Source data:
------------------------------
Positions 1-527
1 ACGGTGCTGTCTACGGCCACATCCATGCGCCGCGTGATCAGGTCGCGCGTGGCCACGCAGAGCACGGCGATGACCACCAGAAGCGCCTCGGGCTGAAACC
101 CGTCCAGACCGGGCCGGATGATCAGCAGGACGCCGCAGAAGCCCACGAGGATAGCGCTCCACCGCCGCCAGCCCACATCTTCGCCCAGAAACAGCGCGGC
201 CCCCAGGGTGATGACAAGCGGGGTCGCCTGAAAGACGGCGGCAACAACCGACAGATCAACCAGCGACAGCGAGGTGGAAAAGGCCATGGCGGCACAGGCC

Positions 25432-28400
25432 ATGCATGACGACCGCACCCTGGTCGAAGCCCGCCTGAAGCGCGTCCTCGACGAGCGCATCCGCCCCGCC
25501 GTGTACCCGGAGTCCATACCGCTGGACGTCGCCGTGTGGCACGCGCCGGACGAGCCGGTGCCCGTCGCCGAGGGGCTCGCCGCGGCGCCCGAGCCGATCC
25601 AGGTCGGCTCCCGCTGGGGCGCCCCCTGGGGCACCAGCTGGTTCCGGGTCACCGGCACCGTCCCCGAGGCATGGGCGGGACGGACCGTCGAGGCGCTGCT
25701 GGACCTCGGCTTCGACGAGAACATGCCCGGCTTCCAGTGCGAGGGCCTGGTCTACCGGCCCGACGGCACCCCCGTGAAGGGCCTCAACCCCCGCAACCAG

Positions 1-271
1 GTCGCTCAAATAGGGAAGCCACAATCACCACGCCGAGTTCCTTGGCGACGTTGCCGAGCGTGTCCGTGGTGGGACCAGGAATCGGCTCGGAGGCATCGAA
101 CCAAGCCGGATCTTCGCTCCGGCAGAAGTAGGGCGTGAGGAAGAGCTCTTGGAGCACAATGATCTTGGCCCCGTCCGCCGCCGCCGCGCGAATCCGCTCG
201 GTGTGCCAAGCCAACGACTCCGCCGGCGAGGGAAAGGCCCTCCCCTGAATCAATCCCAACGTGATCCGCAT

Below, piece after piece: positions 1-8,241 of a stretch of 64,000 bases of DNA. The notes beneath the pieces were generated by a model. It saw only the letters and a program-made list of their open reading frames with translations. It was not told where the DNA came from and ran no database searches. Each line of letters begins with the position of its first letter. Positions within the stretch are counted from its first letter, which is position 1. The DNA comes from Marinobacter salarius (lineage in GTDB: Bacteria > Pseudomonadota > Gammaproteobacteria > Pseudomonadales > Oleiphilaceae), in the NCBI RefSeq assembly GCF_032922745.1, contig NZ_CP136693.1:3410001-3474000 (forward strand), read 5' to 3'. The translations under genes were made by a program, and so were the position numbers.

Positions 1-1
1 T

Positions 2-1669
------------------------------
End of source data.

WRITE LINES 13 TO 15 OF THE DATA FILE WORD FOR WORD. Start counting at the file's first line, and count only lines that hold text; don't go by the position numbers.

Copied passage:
201 GTGTGCCAAGCCAACGACTCCGCCGGCGAGGGAAAGGCCCTCCCCTGAATCAATCCCAACGTGATCCGCAT

Below, piece after piece: positions 1-8,241 of a stretch of 64,000 bases of DNA. The notes beneath the pieces were generated by a model. It saw only the letters and a program-made list of their open reading frames with translations. It was not told where the DNA came from and ran no database searches. Each line of letters begins with the position of its first letter. Positions within the stretch are counted from its first letter, which is position 1. The DNA comes from Marinobacter salarius (lineage in GTDB: Bacteria > Pseudomonadota > Gammaproteobacteria > Pseudomonadales > Oleiphilaceae), in the NCBI RefSeq assembly GCF_032922745.1, contig NZ_CP136693.1:3410001-3474000 (forward strand), read 5' to 3'. The translations under genes were made by a program, and so were the position numbers.

Positions 1-1